Going to College (Part 2): Free College for All

Today I’d like to discuss two topics as we continue our discussion on Going to College. Previously, we examined the level of degree and identified how to evaluate its effectiveness using income as a unit of measure. However, there is more information needed to determine the value of a degree, we also need to use a more granular approach to evaluating costs. Additionally, we are going to look at recent college tuition policy proposals with a bird’s eye view.

First, once you have chosen a degree path it is important to understand the real wages. I remember a couple years back on an NPR report where someone graduated with a journalism degree from USC and was explaining how overwhelmed they were with their $100,000+ in unpaid student loans. The report was at least a year after graduation, and they had been working as a journalist ever since.

To begin with, this situation alone could have been solved with an economist’s perspective, so let’s dive in. Being that this person went to school at USC, let’s assume they continue working in California as a journalist. According to the Bureau of Labor Statistics (BLS) the average income is $67,820 [1]. This is above the federal average income of $55,530 for the same position. So far this looks good, it’s a descent income, and California is above the national average.

However, when choosing a field of study, it is important to understand you don’t start out making the average income on year one, it could be five years or more to make these wages. As such, it is important to ask yourself, “what are my goals in 5 years, and is this wage going to be enough at that time?” For example, if you plan on having children and being a sole bread winner, this might not be the level of income needed for a California resident, at least not near USC.

Second, we need to choose our school wisely. Choosing USC and paying over $50,000 a year in tuition is fine if your intentional career will likely net you $200k+ a year relatively quickly after graduation. However, with journalism topping out below $100k on average amongst all states, it isn’t likely the best option [1]. I guess what I am saying here is, if you are going to go to an upper level school, make sure you are going to earn upper level wages. If you still insist on this school knowing you won’t likely earn a high income, you must be accepting of your debts.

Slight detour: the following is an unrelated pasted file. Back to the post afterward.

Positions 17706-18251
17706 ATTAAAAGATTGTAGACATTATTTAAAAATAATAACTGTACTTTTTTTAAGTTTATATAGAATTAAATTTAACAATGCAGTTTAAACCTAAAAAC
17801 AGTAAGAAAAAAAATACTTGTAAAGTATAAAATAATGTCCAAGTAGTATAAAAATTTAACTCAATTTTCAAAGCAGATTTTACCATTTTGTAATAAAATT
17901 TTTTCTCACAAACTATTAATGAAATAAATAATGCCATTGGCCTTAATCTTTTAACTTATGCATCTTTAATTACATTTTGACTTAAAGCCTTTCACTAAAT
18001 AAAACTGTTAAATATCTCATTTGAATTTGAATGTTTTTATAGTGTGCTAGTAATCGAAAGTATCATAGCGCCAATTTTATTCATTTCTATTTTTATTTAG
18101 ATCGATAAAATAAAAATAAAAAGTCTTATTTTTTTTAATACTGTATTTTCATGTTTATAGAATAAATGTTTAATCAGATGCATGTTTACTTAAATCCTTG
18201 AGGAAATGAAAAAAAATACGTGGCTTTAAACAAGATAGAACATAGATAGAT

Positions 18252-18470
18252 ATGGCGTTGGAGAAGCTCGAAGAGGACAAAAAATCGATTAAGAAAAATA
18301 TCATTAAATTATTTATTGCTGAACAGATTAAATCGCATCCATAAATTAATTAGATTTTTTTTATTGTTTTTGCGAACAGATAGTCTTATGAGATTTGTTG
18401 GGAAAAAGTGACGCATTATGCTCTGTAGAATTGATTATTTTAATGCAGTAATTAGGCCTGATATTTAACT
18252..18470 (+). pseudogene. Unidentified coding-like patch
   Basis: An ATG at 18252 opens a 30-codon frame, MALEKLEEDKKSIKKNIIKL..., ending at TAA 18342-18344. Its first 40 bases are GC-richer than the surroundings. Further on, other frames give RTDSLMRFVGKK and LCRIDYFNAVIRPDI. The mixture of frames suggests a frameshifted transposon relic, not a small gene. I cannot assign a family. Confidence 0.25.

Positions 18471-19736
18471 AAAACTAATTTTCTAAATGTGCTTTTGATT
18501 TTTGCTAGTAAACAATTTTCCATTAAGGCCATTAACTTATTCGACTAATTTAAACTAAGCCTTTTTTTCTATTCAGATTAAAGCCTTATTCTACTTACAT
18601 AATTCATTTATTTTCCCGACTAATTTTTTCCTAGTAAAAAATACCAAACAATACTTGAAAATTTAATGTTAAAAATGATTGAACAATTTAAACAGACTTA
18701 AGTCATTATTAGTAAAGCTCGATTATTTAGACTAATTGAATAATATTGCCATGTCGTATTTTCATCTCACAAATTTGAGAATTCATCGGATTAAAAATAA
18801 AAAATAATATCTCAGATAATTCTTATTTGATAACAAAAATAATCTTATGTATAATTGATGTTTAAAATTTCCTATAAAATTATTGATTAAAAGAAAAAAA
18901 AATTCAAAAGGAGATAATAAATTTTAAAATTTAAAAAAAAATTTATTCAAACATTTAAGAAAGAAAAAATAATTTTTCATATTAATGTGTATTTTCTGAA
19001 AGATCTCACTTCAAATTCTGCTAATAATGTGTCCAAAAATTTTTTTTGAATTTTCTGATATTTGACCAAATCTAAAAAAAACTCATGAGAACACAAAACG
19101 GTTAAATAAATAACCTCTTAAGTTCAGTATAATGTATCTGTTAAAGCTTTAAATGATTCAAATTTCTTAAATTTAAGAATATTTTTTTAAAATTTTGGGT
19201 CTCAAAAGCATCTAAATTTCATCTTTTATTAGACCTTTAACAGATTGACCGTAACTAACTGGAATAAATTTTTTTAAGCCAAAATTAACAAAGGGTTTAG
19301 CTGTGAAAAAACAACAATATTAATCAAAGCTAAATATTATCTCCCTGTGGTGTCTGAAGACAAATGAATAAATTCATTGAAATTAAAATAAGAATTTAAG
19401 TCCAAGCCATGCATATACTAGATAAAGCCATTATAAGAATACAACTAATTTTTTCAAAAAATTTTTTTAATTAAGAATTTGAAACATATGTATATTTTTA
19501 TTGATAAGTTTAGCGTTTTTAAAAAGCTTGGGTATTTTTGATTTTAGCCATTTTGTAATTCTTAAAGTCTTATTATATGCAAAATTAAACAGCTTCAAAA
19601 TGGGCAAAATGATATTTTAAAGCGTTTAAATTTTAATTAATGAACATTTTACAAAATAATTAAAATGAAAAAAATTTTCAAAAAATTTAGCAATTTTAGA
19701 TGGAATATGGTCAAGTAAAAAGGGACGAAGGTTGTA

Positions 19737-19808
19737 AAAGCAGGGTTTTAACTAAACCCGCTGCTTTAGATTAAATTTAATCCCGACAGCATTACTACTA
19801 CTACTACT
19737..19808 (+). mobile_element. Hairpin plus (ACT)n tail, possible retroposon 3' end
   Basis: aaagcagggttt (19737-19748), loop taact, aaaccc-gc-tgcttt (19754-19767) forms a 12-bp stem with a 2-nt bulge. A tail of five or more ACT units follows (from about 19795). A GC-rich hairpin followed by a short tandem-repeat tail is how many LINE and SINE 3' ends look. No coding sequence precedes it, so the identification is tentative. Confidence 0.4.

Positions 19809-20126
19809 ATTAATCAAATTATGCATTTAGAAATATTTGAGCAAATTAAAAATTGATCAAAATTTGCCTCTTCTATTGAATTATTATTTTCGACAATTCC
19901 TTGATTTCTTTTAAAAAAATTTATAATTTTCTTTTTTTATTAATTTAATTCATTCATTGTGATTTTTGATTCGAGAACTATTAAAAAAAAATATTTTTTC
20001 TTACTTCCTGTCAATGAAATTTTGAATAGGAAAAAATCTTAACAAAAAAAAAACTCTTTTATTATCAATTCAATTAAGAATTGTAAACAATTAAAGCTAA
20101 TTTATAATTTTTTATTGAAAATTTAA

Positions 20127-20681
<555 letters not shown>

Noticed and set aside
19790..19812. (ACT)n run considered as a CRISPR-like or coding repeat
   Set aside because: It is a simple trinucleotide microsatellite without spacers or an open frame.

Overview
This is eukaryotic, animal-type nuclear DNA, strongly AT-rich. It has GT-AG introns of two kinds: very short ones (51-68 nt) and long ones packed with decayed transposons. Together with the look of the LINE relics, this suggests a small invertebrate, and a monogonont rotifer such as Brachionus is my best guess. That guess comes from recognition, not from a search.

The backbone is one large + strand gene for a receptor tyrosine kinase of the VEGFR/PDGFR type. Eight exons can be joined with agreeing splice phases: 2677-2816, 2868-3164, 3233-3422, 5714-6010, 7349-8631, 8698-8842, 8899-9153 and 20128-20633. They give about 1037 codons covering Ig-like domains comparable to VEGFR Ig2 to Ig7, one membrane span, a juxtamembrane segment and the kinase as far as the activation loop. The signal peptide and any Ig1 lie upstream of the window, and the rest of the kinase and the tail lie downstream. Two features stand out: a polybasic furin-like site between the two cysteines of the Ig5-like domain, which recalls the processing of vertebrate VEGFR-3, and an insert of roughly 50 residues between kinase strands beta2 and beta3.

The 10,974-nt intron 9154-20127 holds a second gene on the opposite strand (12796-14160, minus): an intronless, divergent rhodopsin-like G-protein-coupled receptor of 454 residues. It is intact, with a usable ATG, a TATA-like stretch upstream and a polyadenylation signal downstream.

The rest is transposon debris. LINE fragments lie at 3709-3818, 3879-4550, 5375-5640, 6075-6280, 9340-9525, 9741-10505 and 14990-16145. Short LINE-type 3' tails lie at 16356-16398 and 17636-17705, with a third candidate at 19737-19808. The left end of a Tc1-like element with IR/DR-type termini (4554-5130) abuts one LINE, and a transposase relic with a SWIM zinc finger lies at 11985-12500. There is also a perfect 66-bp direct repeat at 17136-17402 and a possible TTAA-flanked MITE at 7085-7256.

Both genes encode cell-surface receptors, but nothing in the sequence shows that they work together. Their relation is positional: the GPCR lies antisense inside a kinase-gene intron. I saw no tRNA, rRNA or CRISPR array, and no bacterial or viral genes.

This again comes to opportunity costs. USC is a great school, but is it worth this amount of debt when compared to the likely income? What was the next alternative choice? Perhaps the second-best choice could have helped this person balance their need to graduate from a prestigious school while still majoring in journalism.


This report came at a pretty pivotal point in the congressional push for free college tuition. Many presidential candidates began influencing voters with statements that encourage less college debt, or at least a manageable debt. However, to understand these policy proposals we need to dive into their costs and effects.

First, let’s look at some facts at what some presidential candidates have/are pushing towards this program.

  • Some advocate it won’t raise federal income tax as it will be funded by Wall Street investments [2].
  • The fed will be responsible for 67% of the tuition, while states cover the remaining 33%. [2]
  • Paid for by limiting certain tax expenditures for high-income taxpayers [3]
  • Possibly free community college [3]
  • Interest rates being cut in half, and ensured they never increase above 8.25% [2]
  • Simplified student aid process that removes the yearly application process [2]
  • Increased opportunities in the student work study programs [2]
  • Increased current loan forgiveness for entrepreneurs [3]

These are all positive requests and it hits most key sticking points for the average person in the middle class. Basically, we apparently don’t have to pay the tuition rates due to a rise in taxes, we also benefit from reduced student loans, or possibly no tuition costs at all.